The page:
Aaron Zagrodnick

Aaron Zagrodnick in Gear

How to Keep Your Backpacking Gear Dry

While backpacking during an all-day rain presents its own challenges when it comes to staying dry – or as dry as possible – protecting your gear and the items in your pack that must stay dry comes with its own set of considerations. Having a dry jacket, clothes, and a dry sleep system at the end of a long rainy day is not only backpacking luxury, it’s also critical to our safety on the trail. And whether rain is in the forecast or not, in most backpacking locations we still need a strategy to ke

Aaron Zagrodnick

Aaron Zagrodnick in Technique

Review: Gossamer Gear LT5 Trekking Poles

As far as hiking gear goes, trekking poles are one of the most utilitarian and least flashy pieces of gear out there. Whereas sleeping bags, tents, backpacks, down jackets, and rain shells all seem to have copious amounts of energy and ink expended in marketing campaigns to promote them, trekking poles seem to have a much lower profile. There’s just something about these simple pieces of gear that doesn’t really inspire the enthusiasm and consumer-fever that gets people worked up abou

Mark Wetherington

Mark Wetherington in Gear

Backpacking Tent Guide: Choices and Best Applications

Of all the things we carry while backpacking, a tent or our backpacking shelter of choice is among the most important for a safe and enjoyable wilderness excursion. A shelter provides refuge from rain and snow, cuts down on wind exposure, and often will protect us from biting insects as well. While other shelter options are popular from hammocks to tarps to bivy sacks, the traditional backpacking tent, or perhaps some not so traditional modern offerings, remain the most popular shelter option wi

Aaron Zagrodnick

Aaron Zagrodnick

Stough Creek Lakes Trail Overnighter - Wind River Range, Wyoming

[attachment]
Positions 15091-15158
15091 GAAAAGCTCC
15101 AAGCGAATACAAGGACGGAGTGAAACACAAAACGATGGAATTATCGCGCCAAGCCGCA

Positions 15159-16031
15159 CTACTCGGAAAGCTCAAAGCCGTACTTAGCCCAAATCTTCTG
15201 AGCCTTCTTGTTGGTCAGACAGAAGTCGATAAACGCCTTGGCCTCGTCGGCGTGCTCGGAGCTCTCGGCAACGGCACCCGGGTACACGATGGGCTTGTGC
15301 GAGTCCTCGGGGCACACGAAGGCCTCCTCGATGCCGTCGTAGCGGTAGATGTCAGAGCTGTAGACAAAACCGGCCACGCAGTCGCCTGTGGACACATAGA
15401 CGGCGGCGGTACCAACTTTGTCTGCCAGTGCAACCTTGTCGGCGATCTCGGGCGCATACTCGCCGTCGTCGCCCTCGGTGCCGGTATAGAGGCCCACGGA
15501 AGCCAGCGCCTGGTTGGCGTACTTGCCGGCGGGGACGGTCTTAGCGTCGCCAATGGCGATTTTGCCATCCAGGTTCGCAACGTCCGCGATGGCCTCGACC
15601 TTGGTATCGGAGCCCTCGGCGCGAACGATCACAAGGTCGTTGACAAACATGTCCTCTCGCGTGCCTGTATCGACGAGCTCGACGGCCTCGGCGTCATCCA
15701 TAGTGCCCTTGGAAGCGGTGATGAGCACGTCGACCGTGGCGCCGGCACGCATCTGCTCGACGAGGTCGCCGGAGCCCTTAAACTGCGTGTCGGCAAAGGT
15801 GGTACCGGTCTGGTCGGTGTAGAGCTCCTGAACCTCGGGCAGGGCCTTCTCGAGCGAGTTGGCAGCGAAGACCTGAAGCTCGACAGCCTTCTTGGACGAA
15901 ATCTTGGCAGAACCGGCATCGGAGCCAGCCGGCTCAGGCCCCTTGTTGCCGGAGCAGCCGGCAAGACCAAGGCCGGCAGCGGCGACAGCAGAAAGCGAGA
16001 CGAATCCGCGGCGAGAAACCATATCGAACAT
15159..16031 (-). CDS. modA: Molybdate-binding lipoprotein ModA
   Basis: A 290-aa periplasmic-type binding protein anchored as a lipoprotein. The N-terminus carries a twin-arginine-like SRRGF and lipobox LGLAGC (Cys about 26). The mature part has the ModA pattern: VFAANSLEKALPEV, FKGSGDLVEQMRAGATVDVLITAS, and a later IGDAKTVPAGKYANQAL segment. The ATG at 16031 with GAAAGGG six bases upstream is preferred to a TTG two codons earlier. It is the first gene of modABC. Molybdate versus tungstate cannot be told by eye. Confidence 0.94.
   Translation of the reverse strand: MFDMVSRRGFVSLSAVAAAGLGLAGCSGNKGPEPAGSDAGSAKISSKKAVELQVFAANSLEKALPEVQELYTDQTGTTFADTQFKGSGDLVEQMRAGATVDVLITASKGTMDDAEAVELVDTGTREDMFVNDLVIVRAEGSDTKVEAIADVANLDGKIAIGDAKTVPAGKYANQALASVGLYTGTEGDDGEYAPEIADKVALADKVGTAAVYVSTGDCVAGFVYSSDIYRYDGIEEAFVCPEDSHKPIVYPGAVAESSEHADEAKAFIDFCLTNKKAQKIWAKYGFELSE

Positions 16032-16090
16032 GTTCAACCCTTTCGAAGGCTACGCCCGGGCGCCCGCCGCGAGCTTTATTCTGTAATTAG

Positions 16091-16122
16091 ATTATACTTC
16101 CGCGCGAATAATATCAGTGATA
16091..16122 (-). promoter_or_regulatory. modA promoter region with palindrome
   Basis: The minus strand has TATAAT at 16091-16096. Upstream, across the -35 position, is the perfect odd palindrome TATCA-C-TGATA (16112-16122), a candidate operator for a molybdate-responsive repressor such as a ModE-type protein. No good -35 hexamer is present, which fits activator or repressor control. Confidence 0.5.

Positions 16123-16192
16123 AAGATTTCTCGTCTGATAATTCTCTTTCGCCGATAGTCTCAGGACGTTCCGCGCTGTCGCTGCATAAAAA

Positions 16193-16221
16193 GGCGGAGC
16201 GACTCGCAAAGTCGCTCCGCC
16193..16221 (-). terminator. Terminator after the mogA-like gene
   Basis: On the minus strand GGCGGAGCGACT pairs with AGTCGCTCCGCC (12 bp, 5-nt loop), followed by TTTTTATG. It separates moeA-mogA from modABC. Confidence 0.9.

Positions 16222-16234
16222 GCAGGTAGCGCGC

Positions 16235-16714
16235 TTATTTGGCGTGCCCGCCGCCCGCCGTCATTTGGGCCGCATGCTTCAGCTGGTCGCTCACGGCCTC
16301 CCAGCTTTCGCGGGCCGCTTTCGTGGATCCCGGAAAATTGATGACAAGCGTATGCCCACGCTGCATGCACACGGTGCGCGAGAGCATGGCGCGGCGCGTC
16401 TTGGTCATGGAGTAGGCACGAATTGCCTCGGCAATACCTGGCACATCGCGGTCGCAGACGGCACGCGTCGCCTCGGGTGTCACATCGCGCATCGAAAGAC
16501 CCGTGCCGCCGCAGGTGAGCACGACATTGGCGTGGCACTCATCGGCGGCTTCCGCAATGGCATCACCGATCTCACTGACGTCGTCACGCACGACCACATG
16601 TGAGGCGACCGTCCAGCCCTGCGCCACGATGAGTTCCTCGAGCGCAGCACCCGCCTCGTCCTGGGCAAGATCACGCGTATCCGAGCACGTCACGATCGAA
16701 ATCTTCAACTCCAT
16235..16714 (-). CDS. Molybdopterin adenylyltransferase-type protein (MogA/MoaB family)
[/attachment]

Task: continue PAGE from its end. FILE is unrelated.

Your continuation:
With limited time and a good forecast, Jen & I decided on a quick overnighter a couple weeks ago close by in the Winds. It would need to be a quick trip - Obligations (A bit more on that later) would have to keep us close to civilization, and on top of that we would have to work with a later start on Saturday. Our plan was to take the Stough Creek Lakes Trail into the Popo Agie Wilderness up to Roaring Fork Pass / Stough Creek Saddle, then retreat part of the way back to make camp

Aaron Zagrodnick

Aaron Zagrodnick

ZebraLight H52w Headlamp Review

After using the H31w from ZebraLight, (Reviewed Here) which uses a single CR123A battery, I eventually made the move to ZebraLight’s H51w. The lights are fairly similar, but I decided to make the move to the H51 series since it operates off a single, more easily sourced AA battery. The H51w worked well, and an update to the light was recently released – The ZebraLight H52w. For me, the best thing about the H51w, and now the H52w is their ability to run off Eneloop batteries – No more

Aaron Zagrodnick

Aaron Zagrodnick in Gear

Skiing to Hogan Cabin - Beaverhead-Deerlodge National Forest

In typical backpacker fashion, I did my solemn duty of taking off the Thursday before a federal holiday falling on a Friday to schedule a two-night trip followed by a day of rest. A stroke of good fortune allowed me to book Christmas Eve and Christmas night at a small, rustic Forest Service rental cabin in the mountains of the Beaverhead-Deerlodge National Forest. Given the frigid forecast, it was well worth the nominal fee to know that after skiing around all day I’d have four walls,

Mark Wetherington

Mark Wetherington

Bear Country Backpacking: Tips for the Trail and in Camp

Whether it’s a trip along a National Scenic Trail or a quick weekend backpacking excursion into an obscure wilderness area – when the mountains are calling, our trips to many backpacking and hiking destinations will also take us into bear country. When hiking and camping in these areas an extra set of considerations will be added to our pre-trip planning process and a few extra gear items will need to be added to our gear list to approach bear country backpacking in the proper manner.

Aaron Zagrodnick

Aaron Zagrodnick

Hiking Mount Iwaki & the Importance of Proper Planning

In the summer of 2009 I was sitting in a hotel room in Hirosaki, a small city in the far north of Japan’s main island of Honshu, eagerly anticipating my upcoming hike. It was to be the second big hike I’d ever gone on in Japan, and I was determined that unlike my first journey into this country’s wilderness, this one would be perfect. Unfortunately for me, though, neither of the two friends I was traveling with seemed particularly enthusiastic about hitting the trails, and we had yet to make the

MattS

MattS in Trips